30-second book review
30-Second Theories: The 50 most thought-provoking theories in science
Paul Parsons (Editor)
Icon Books, 2010
Hb,160pp, illos, index, £12.99, ISBN 978-1-1848311-29-9
As the name suggests, this is a potted collection of some key ideas in science, each presented in a few hundred words, plus an even briefer summary, and some point for further consideration. This review's taking the same structure.
The 50 theories are presented under seven categories, each of which also has a brief biography of some key figure. Each entry also has a full-page illustration which generally look nice rather than illuminate. The text is written by some well-known pop science hacks, including Jim Al-Khalili, Susan Blackmore, John Gribbin and Robert Matthews. It's edited by Paul Parsons, formerly of Focus magazine and author of 'The Science of Doctor Who'. Like those, it's a very light introduction to some heavy subjects.
Despite Parsons' introductory explaination of why a scientific theory is distinct from the 'pet theory' of many a green-ink or caps-locked email correspondent, not all the 'theories' here would qualify. As well as genuine scientific theories like relativity or natural selection, many entries would be better classed as hypotheses (the selfish gene, the anthropic principle, Rare Earth theory), while others are on topics that have been discredited or which would barely qualify as science (Lamarckism, complementary medicine, Freudian psychoanalysis). That might be admirable from a fortean perspective, but it's not quite what's promised.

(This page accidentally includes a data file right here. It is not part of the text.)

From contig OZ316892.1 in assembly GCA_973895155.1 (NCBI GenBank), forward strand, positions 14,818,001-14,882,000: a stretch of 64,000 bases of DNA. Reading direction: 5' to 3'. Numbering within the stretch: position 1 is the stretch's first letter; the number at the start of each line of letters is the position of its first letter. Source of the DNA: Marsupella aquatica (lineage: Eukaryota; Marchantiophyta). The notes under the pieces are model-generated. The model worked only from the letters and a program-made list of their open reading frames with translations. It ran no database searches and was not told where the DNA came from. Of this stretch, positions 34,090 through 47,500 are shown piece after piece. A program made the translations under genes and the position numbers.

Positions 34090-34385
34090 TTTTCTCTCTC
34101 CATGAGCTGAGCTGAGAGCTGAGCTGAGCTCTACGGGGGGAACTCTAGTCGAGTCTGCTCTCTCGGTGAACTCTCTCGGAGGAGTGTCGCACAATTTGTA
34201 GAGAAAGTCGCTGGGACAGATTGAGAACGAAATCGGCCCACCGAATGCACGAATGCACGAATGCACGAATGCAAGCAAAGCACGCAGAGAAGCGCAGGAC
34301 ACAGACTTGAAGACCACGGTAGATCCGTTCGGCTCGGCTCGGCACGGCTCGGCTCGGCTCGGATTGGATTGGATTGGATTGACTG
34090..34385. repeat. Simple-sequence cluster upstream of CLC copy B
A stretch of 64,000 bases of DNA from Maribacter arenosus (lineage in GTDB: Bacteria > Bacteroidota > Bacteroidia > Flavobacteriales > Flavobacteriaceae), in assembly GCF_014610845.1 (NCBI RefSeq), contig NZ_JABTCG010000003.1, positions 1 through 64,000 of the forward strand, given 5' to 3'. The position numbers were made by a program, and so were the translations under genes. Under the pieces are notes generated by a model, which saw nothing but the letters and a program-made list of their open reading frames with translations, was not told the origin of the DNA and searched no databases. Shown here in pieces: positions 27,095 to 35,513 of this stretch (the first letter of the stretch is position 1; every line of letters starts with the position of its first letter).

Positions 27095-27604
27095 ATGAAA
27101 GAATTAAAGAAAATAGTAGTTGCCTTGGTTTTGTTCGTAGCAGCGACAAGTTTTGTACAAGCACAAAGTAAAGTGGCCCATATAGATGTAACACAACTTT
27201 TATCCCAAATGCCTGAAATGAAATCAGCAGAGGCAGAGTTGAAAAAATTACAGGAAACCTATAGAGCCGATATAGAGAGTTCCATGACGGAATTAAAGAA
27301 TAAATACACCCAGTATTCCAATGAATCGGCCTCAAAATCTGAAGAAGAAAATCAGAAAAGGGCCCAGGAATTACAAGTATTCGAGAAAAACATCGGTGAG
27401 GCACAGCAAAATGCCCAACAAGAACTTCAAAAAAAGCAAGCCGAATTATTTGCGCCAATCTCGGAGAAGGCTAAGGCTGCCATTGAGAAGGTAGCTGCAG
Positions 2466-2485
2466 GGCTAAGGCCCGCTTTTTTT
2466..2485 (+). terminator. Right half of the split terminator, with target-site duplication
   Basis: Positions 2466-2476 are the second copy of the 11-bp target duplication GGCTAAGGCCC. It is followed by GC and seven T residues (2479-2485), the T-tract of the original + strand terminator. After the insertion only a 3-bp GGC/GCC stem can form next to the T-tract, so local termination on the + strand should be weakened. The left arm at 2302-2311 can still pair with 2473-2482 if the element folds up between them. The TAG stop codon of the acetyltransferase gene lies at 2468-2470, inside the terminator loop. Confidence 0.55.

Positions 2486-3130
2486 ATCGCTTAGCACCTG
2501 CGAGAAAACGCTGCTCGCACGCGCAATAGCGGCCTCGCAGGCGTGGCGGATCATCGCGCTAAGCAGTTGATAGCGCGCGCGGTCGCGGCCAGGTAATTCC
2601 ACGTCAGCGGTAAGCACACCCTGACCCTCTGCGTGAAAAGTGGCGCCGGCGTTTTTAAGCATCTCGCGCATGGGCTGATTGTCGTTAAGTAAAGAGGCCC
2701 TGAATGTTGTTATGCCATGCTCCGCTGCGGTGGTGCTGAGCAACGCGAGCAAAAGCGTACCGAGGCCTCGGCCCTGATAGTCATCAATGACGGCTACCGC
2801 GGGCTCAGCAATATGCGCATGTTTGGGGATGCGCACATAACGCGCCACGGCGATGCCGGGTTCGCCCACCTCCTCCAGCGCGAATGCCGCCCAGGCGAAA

A lavatory book for your laboratory.
Who is this actually aimed at? As an introduction to key ideas in modern science, it's undercut by some rather bizarre entries. And anyone who needs Newton's laws of motion explained in very simple language probably won't be up to, say, ekpyrotic theory quite yet.